8.“Get out of your studio and into the world
Organize an exhibition at your library, write reviews for a blog, intern for an art handler in a gallery, work for a museum in any department, work for a gallery and serve wine at the openings, teach an after-school class in art, join an artist support or crit group, start an artist crit or support group, go to artist salons, go to lectures, go to openings…. Meet people, and see what is going on in the “scene” you want to be a part of

So you must have a pretty established art career before you even approach any gallery assuming that’s the way you want to go, and that means you must show that you are selling your work…that you have an established client base

All that said you can be an incredibly successful artist without any gallery representation… "You can be reviewed in magazines and newspapers, be featured in online Webzines, and create and contribute to blogs. You can have a core of dedicated collectors, and find new buyers, be collected by public curators for permanent collections and make a living with your work…you can be a self produced artist"

Yes… the self produced artist…not all of us want gallery representation

Finding a gallery who will work with you in the first place can be a dispiriting adventure, ego deflating and down right frustrating and demoralizing
Once you get a dealers attention, it can take years before your first show
Making enough money to split with the dealer
Not being allowed to take creative risks in your work
Not being able to deviate from a style that is selling well
Being locked into a relationship and a showing cycle that is unfulfilling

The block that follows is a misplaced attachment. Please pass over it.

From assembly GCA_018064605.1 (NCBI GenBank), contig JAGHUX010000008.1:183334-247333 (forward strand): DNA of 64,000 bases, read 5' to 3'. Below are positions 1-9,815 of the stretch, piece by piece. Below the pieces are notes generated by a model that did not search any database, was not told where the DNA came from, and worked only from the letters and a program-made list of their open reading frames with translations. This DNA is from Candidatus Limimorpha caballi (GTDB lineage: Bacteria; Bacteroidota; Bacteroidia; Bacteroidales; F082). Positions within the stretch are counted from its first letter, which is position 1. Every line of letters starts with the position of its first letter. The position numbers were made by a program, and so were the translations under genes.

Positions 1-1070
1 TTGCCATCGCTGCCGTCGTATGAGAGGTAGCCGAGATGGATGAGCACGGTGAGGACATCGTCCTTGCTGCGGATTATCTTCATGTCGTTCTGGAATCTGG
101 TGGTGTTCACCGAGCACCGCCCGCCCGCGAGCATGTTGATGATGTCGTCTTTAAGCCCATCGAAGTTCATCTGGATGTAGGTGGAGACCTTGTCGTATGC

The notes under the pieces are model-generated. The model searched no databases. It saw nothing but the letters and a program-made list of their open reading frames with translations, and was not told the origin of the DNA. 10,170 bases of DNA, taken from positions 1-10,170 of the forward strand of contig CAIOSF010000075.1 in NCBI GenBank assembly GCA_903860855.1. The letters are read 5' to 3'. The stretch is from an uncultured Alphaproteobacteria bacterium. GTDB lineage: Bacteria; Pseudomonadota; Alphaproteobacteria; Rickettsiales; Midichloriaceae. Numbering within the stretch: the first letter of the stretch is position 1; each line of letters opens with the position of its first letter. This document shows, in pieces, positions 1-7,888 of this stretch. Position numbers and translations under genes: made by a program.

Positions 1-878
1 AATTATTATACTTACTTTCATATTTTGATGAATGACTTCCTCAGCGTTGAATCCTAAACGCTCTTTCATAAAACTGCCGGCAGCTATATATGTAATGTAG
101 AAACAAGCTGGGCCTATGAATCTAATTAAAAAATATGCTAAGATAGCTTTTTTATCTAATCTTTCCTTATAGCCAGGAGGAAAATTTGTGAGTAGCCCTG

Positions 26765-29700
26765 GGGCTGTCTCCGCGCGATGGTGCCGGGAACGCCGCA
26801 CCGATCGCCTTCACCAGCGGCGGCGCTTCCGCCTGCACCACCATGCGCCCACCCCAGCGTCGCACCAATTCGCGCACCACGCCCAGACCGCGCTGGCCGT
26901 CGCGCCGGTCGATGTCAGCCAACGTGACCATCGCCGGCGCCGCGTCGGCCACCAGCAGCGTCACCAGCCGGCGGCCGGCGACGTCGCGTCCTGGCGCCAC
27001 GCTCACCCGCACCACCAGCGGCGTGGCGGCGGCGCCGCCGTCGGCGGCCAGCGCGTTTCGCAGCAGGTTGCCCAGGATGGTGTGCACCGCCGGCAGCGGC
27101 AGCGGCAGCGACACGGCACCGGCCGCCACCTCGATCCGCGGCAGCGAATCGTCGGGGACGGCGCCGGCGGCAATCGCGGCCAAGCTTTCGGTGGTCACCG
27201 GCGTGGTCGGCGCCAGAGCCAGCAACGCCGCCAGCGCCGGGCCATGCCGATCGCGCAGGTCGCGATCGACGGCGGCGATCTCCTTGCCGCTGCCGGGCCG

The advantages of being a self-produced artist can include:
Control over your exhibitions and what work you show and where
Tailoring your market message for your style and changes in style
Ongoing dialog that can support your work with alternative or fringe folk
Not sharing the proceeds of sales and choosing your price point
Deciding how often you want to show
Not being locked into one space or one city or one style
Independence in creative direction and installation freedom
Being your own boss and an entrepreneur

So set your goals….
Think about what your career goals are as an artist. What is your potential market? Where do you think your artwork belongs in the art market? These are very important questions, so take your time coming up with the answers. No one knows but you

I’ve taken a long time to get back to my main point but here it is….“Selling art as prints does not diminish your credibility as an artist, it actually enhances it
There are as many different ways to sell art and become successful as an artist as there are artists, and each and every one of those ways is perfectly acceptable.